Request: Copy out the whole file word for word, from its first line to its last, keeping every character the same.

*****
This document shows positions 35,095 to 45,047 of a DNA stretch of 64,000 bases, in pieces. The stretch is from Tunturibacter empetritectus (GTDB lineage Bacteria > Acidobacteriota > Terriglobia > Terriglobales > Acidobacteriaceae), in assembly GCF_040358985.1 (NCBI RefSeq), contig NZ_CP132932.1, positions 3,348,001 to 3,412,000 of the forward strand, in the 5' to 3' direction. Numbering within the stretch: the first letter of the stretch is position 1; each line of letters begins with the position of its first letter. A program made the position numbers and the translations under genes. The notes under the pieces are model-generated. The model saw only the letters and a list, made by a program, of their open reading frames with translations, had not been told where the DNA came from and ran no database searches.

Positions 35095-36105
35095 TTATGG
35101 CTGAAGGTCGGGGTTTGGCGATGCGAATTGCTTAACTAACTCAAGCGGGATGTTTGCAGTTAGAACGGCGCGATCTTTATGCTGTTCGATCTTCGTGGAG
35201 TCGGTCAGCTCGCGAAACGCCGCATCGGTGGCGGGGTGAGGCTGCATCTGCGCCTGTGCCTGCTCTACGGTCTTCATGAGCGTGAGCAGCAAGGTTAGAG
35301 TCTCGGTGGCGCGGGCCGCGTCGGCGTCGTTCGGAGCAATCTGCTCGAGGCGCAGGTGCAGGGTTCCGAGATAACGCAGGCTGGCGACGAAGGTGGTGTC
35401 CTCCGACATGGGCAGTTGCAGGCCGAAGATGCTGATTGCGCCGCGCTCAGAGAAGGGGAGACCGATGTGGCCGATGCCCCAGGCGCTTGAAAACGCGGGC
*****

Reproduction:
This document shows positions 35,095 to 45,047 of a DNA stretch of 64,000 bases, in pieces. The stretch is from Tunturibacter empetritectus (GTDB lineage Bacteria > Acidobacteriota > Terriglobia > Terriglobales > Acidobacteriaceae), in assembly GCF_040358985.1 (NCBI RefSeq), contig NZ_CP132932.1, positions 3,348,001 to 3,412,000 of the forward strand, in the 5' to 3' direction. Numbering within the stretch: the first letter of the stretch is position 1; each line of letters begins with the position of its first letter. A program made the position numbers and the translations under genes. The notes under the pieces are model-generated. The model saw only the letters and a list, made by a program, of their open reading frames with translations, had not been told where the DNA came from and ran no database searches.

Positions 35095-36105
35095 TTATGG
35101 CTGAAGGTCGGGGTTTGGCGATGCGAATTGCTTAACTAACTCAAGCGGGATGTTTGCAGTTAGAACGGCGCGATCTTTATGCTGTTCGATCTTCGTGGAG
35201 TCGGTCAGCTCGCGAAACGCCGCATCGGTGGCGGGGTGAGGCTGCATCTGCGCCTGTGCCTGCTCTACGGTCTTCATGAGCGTGAGCAGCAAGGTTAGAG
35301 TCTCGGTGGCGCGGGCCGCGTCGGCGTCGTTCGGAGCAATCTGCTCGAGGCGCAGGTGCAGGGTTCCGAGATAACGCAGGCTGGCGACGAAGGTGGTGTC
35401 CTCCGACATGGGCAGTTGCAGGCCGAAGATGCTGATTGCGCCGCGCTCAGAGAAGGGGAGACCGATGTGGCCGATGCCCCAGGCGCTTGAAAACGCGGGC